Refinances continued to slide in the second quarter -- pushing cashout activity to the highest level in 16 years.
The share of refinances that included cashout of at least 5 percent of the original mortgage was 88 percent in the second quarter -- the highest level since the same period in 1990, Freddie Mac said today. The share is up from 86 percent in the first quarter and 72% in the second quarter 2005.
Overall refinance activity, on the other hand, slipped 2 percent during the second quarter to comprise 42 percent of total originations, according to the announcement.
"Borrowers are reacting to both incentives to cash out home equity through refinance and incentives to change their mortgage as they hit an interest rate adjustment," said Frank Nothaft, Freddie chief economist, in the announcement. "Freddie Mac estimates that $500 billion in first lien mortgages will adjust this year and another $650 billion in second liens will see at least one rate change this year."
The 0.93 median ratio of old-to-new interest rate represented that the interest rate on half of the loans refinanced in the second quarter was almost 7 percent higher than that of the old loan, Freddie said. For the 20 quarters prior to 2006, the median refinance borrower was reducing first lien mortgage rates.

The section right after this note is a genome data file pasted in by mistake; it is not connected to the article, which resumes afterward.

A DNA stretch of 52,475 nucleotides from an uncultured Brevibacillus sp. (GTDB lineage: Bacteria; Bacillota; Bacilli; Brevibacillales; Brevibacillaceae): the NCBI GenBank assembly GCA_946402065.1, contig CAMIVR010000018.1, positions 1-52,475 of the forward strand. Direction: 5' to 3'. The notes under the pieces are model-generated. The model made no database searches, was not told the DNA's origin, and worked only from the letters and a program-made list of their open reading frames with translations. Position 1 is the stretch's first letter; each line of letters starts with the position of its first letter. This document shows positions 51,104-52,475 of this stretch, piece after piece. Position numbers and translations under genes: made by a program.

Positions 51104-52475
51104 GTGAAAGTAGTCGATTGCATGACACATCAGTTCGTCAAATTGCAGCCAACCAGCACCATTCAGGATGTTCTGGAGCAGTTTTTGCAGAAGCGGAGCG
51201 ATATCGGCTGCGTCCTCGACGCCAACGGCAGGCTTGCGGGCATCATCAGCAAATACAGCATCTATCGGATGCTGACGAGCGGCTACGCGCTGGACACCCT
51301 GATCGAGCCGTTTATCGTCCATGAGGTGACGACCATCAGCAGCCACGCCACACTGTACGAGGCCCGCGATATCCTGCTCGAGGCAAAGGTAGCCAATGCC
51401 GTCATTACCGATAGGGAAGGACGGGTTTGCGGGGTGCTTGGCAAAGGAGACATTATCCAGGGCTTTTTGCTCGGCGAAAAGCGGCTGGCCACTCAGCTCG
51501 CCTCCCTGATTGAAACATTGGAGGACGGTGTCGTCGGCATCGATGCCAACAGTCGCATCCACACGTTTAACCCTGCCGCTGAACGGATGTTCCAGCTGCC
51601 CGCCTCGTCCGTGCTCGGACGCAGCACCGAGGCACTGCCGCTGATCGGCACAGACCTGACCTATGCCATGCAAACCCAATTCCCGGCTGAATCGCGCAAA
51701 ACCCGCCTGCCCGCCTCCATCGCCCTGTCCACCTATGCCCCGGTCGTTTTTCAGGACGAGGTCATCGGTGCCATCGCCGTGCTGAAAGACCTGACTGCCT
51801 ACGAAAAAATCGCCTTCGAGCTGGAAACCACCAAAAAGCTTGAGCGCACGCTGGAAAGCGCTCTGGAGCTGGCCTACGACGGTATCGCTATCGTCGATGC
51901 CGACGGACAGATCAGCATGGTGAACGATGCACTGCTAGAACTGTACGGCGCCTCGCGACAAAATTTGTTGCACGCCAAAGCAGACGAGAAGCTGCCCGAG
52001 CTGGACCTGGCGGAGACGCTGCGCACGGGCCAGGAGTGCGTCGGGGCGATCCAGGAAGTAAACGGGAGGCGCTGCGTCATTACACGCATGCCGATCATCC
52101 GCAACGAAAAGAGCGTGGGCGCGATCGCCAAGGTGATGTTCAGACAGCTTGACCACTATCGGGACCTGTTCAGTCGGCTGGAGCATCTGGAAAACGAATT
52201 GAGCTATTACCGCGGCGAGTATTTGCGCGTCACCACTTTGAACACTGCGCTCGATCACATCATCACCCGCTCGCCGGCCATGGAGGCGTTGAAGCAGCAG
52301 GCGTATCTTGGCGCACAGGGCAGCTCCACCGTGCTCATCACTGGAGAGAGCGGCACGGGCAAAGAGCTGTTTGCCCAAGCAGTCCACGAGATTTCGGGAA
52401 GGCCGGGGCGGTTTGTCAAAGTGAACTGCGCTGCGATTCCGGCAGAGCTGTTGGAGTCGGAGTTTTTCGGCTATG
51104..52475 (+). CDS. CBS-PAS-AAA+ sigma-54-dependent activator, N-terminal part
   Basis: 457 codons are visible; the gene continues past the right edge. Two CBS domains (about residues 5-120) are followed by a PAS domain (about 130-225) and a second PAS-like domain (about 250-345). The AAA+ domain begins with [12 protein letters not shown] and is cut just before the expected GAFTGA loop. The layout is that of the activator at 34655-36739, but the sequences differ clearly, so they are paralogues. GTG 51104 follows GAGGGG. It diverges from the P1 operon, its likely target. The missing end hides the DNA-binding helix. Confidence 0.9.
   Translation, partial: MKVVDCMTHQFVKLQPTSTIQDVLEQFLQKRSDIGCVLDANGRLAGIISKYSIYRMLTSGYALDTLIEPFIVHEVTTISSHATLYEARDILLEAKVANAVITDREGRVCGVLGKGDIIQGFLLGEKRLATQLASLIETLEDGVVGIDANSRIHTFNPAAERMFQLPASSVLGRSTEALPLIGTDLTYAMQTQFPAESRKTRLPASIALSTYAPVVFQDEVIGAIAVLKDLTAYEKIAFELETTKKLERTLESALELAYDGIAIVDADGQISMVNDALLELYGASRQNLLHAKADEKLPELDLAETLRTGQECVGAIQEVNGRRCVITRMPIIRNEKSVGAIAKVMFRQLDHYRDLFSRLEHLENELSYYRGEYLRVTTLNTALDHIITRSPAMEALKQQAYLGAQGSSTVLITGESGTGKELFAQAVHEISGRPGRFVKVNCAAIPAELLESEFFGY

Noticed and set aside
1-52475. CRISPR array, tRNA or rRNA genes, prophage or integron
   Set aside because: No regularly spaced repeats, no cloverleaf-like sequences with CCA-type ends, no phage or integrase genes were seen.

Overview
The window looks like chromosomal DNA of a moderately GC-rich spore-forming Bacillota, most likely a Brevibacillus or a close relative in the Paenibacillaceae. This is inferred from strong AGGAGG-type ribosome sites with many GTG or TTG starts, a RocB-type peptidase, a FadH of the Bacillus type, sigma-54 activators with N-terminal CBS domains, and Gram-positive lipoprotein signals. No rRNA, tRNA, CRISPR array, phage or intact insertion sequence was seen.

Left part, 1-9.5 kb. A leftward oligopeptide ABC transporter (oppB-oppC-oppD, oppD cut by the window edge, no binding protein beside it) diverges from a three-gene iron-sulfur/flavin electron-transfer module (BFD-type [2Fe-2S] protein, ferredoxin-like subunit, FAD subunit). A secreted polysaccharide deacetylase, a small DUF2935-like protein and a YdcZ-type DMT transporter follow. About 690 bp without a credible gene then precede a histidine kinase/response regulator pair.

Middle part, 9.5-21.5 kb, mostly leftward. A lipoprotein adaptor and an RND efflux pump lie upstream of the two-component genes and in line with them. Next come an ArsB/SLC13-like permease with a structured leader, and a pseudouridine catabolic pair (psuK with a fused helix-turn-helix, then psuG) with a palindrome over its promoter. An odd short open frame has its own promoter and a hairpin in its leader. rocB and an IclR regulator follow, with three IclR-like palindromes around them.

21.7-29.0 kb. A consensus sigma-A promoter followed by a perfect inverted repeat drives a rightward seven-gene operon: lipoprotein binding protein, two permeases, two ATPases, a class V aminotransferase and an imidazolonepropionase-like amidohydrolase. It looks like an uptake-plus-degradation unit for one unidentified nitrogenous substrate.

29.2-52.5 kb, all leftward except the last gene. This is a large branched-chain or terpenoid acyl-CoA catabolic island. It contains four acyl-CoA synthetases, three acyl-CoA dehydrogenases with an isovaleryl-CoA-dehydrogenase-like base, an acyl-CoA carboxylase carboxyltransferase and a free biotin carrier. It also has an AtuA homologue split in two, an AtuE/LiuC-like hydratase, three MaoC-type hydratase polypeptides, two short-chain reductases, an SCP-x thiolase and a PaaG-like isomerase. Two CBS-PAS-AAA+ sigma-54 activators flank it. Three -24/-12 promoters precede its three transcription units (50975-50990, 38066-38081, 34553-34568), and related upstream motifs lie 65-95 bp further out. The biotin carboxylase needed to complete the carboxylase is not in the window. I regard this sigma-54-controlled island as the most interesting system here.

Because rates on home equity lines of credit have risen to 8.25 percent or higher, many borrowers are consolidating the high-cost debt into new first lien mortgages and turning to cashout refinance.
Thereby, "cash out activity should remain strong throughout the rest of the year as interest rates are expected to continue to gently climb," Freddie said.
Properties experienced a median house-price appreciation of 33 percent during the time since the original loan was made, up from 31 percent in the first quarter, according to the announcement.
The median age between when the original loan was made to the time of refinance reportedly was 3.2 years, about two months older than in the first quarter.
Freddie said the estimates come from a sample of properties on which it has funded at least two successive loans.